Maze Ransomware

Maze ransomware, previously known as ‘ChaCha’, has been circulating since mid-2019. It is a new-age ransomware that continually evolves to have devastating impacts on the affected organizations and users.

What makes Maze especially dangerous and sophisticated in its approach is the fact that, unlike traditional ransomware which only encrypts the local files of the victim, the intention of Maze is not only to encrypt but to avoid detection and to ship those files to remote networks and servers of the attackers.

The sophistication of Maze also comes from the way it is developed, distributed, deployed and spoils shared among its perpetrators. Maze is believed to work as an affiliate model whereby the attackers who develop it, ‘loan’ it to other attack groups that deploy it to victims in different ways and when ransom is successful, the commission is paid out among the hierarchy of attack groups.

Another level of sophistication and enhanced danger comes from the way the perpetrators behave once they have shipped the data of their victims to their own servers. These perpetrators maintain a public facing website which is used to put pressure on victims to pay up. They publish their website to the victim to prove to them that they indeed have their data and if victims do not pay to their satisfaction then they tend to release the entire data of their victims on the website to be viewed publicly.

How it works

The most common vectors that Maze Ransomware use to breach a victim are weak external remote services and phishing email campaigns. The weak external remote services can be a combination of internet facing applications that have unpatched exploitable vulnerabilities. Some examples of such services are Citrix, Windows RDP, FTP, Telnet and custom organization developed applications. The phishing email campaigns target human vulnerabilities in the victim organization where they lure users to click on malicious links or download a legitimate-looking malicious attachment.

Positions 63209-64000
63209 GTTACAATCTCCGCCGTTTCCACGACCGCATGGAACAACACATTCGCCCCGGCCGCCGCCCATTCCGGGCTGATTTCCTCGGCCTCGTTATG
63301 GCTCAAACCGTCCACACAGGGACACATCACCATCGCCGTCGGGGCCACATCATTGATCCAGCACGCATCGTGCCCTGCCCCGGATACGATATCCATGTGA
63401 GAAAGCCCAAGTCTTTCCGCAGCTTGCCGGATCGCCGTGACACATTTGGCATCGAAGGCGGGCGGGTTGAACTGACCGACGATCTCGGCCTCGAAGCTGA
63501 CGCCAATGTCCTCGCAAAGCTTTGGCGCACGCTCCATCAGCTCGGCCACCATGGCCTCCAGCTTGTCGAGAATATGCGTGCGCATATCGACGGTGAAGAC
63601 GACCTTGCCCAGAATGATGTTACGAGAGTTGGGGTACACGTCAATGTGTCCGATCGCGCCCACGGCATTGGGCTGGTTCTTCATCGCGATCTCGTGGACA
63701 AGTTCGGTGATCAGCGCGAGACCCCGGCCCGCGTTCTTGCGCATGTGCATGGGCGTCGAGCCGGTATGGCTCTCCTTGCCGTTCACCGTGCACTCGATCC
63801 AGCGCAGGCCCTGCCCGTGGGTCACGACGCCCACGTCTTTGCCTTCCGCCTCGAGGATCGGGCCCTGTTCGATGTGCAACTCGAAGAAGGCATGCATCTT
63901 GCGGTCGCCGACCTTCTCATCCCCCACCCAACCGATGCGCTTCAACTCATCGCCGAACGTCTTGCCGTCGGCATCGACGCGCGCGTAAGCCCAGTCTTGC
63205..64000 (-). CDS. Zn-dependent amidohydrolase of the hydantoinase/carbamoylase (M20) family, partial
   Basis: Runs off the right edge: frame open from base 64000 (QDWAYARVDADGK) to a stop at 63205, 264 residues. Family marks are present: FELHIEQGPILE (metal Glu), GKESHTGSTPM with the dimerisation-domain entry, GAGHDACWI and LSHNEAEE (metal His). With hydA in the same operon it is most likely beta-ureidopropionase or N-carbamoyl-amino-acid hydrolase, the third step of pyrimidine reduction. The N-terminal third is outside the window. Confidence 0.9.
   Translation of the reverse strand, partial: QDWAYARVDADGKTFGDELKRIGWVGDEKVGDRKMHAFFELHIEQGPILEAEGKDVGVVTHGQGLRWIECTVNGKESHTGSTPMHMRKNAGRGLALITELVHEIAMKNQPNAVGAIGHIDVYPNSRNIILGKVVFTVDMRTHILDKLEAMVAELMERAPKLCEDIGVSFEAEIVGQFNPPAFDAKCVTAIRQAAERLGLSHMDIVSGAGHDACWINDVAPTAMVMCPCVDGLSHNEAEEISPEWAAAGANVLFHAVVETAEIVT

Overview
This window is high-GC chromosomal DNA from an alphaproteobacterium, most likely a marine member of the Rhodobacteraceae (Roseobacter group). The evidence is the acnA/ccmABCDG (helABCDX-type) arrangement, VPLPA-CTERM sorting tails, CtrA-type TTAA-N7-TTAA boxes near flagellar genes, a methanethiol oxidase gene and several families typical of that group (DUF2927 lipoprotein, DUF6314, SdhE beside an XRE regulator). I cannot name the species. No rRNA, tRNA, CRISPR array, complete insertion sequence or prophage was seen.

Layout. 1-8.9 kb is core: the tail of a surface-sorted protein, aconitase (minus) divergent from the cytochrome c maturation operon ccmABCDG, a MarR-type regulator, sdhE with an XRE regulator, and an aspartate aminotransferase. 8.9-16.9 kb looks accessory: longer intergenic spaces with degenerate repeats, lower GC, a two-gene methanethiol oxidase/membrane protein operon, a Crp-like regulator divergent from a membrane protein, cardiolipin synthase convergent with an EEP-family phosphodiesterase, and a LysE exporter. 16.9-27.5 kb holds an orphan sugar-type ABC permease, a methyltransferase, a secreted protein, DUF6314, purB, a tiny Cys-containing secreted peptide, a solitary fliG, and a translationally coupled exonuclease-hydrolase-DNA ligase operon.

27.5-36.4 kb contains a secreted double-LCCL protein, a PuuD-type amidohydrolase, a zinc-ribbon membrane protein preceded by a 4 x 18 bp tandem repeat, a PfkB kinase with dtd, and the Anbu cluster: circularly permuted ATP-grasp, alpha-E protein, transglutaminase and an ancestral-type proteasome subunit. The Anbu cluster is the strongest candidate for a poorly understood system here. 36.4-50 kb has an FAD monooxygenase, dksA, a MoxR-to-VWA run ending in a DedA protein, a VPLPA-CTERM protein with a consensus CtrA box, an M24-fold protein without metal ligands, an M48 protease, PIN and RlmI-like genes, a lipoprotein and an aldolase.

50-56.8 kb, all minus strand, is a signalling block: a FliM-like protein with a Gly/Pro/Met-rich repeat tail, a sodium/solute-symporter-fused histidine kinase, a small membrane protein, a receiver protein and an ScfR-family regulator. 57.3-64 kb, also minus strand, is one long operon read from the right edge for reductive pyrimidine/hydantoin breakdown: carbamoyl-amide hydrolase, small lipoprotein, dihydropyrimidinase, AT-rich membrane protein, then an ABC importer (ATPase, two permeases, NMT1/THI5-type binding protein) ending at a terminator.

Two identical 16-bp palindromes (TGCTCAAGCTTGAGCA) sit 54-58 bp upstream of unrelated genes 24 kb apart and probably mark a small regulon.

Another less common vector is to intrude the organization from an already infected business partner or client of that organization using the existing established communication channels between them.

Once the infiltration is successful, the ransomware is programmed to fork into three main threads. The first one hunts for weaknesses in the victim’s system and network to propagate itself laterally across the victim organization. The second works to decrypt the local files of each infected host. The third works on establishing a secret channel and shipping the stolen data to the remote network and servers of the attackers.

Once the attackers are successful in obtaining a copy of the victim’s data, a ransom note is typically shown on the affected system which provides the way of paying the ransomware in cryptocurrency and a URL (web) link of a website where the user can view a sample of their stolen data.

What are the risks?

Given the sophistication of Maze and the way the attackers use it, the risks to an organization are increased exponentially.